What’s in Storrs for Fairfield County? (Pardon my CT pun) Try another 30-50 haircut from today’s wishing prices. We’ll overshoot trend-line growth to the downside and probably get back to nominal 1999-2000 pricing.

Economists are usually quoted as saying that a healthy real estate market has a 4 to 6 month supply of homes for sale. Fairfield County is almost three times that? Look out below. You don’t need any other data points to conclude that this market is in a SEVERE state of disequilibrium.

Three things must exist to facilitate an increase in the demand for homes such that this excess supply can be taken up. Prospective buyers must feel comfortable in their jobs, i.e. employment growth on a macro level must be positive or at least steady. Secondly, there must be expectations of income/wage growth. Lastly, there needs to be a reasonable prospect of medium to long term equity appreciation. In Connecticut, like most places in this country, the needles are pointing in the wrong direction. All of them.


JR – most of the “bubble heads” are dyed in the wool capitalists that played by the rules and didn’t jump into the “feeding frenzy” of 2000-2006. We sat back, watched friends and family get in bidding wars and wondered what the long term consequences of too much money chasing too few assets would be. It took longer than any of us could have imagined, but we now have our answer. It’s a horror show out there.

The great majority of us have owned homes and want to buy a home in the future, but after analyzing the data we have come to the informed conclusion that affordability – even with rates as low as they are now – is still at an all time low. Short of massive price decreases there is nothing that’s going to fix it.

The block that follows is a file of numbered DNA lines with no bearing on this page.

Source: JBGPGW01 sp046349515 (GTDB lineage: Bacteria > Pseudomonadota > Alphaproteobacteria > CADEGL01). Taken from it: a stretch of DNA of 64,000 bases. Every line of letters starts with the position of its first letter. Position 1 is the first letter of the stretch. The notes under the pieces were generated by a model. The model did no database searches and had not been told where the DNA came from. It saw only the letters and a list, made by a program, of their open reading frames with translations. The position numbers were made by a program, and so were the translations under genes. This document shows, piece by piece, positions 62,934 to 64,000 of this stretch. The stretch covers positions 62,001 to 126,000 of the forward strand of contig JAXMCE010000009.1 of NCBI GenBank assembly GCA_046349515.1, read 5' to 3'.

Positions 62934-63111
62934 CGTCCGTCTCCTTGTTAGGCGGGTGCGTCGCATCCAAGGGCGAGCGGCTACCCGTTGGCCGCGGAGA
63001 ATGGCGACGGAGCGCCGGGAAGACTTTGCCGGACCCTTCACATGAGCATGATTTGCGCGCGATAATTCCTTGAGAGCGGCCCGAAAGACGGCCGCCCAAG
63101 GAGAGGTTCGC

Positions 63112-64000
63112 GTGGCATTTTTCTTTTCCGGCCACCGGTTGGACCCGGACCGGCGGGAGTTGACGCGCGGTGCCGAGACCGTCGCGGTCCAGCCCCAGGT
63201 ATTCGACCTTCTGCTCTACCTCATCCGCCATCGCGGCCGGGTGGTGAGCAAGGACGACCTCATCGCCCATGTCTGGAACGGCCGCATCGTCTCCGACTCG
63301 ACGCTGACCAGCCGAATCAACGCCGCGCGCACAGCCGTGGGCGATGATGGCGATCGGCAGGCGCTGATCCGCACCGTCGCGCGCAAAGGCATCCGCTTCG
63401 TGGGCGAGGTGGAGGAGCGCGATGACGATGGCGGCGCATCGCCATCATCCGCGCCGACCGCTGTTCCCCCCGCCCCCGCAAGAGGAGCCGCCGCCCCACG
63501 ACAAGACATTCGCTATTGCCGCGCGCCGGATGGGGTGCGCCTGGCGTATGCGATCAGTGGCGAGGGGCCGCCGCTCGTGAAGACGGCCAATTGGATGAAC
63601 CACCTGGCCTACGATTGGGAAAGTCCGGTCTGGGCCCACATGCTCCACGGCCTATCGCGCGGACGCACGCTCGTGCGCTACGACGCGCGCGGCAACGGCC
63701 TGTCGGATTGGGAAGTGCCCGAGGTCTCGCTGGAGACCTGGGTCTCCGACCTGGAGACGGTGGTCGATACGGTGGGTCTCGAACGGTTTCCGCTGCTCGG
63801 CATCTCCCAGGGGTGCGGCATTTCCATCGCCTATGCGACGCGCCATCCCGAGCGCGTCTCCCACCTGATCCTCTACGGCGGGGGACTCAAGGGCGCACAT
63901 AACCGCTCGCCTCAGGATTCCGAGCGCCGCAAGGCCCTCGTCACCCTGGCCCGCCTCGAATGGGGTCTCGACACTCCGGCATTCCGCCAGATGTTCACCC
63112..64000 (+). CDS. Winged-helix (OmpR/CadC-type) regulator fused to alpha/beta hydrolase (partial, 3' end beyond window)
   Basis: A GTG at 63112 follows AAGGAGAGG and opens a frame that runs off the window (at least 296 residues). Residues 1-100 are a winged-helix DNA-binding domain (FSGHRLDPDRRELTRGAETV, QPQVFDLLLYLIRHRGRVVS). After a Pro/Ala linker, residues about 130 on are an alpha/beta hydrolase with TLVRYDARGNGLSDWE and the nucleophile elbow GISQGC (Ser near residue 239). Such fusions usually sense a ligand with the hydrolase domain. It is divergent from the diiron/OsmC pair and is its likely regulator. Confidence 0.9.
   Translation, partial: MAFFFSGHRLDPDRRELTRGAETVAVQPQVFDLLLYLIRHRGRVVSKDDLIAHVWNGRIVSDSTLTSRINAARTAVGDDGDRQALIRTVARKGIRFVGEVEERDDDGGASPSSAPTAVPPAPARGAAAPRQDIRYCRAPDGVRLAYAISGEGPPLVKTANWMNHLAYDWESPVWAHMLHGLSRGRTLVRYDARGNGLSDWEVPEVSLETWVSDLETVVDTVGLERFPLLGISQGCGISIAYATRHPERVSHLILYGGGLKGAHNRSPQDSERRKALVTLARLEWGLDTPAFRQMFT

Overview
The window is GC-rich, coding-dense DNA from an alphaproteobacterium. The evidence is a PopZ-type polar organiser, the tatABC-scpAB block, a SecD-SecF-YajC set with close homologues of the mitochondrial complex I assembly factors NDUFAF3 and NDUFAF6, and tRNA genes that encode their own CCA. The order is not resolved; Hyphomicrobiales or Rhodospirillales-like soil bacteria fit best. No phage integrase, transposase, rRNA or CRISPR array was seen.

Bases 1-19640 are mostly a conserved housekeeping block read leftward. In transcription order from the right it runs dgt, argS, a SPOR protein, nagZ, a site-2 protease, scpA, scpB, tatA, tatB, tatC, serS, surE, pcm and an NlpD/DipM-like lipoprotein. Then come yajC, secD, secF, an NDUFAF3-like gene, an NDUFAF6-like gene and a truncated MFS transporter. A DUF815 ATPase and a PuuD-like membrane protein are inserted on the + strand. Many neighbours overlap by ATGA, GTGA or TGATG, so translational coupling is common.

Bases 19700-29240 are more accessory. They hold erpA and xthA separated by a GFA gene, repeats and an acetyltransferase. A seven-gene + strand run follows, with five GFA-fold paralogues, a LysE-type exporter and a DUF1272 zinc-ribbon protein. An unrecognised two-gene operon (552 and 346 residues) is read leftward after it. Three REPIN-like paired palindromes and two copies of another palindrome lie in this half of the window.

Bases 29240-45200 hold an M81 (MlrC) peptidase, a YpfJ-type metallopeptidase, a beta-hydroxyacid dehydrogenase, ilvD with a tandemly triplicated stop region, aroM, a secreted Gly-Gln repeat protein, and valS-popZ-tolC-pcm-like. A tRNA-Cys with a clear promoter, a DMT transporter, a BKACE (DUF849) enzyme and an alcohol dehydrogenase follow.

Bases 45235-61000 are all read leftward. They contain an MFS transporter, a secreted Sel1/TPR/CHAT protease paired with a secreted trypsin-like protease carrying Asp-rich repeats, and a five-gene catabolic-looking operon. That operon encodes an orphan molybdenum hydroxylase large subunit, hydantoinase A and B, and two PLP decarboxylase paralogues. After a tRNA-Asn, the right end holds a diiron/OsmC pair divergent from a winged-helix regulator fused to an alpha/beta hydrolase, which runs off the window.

4 votes Thank Flag Link Sun Apr 12, 2009
Dear Disgruntled,
First of all, asking for information of a group by starting out with insulting that group, seems an odd way to go about things.
That being said, you refer to statements about the market bottoming and recovering, but don't give any details. The fact is that some towns are doing better than others (has always been the case, and always will be), and that some price points do better than others. For the lower and middle priced homes, sales are definitely picking up. We are starting to see multiple offers on properly priced homes in those ranges.
I am not from Fairfield County, but I can tell you that the higher priced homes are still NOT selling in my area. Since Fairfield does have a lot of high priced homes, I would expect it to be one of the last areas to see the rebound.
If you want good information about a specific area, then contact a good, local agent and get the real numbers for the neighborhood, or town, that you are interested in using comparably priced homes. If you look at generalities, then you will only get average trends.
And BTW, if/when you do talk to a professional, check your attitude and insults at the door. It will never produce any positive results.
Web Reference: http://www.danrossre.com
4 votes Thank Flag Link Tue Apr 7, 2009
Why would you ask a question of an entire group of people you believe are incapable of telling the truth? If we're all lying, you couldn't trust our answers. Seems an odd thing to do. You might get more satisfactory answers by doing your own homework.
4 votes Thank Flag Link Tue Apr 7, 2009
Ok, I'll try this again without personal attacks, since Nicole has inspired me to write something today.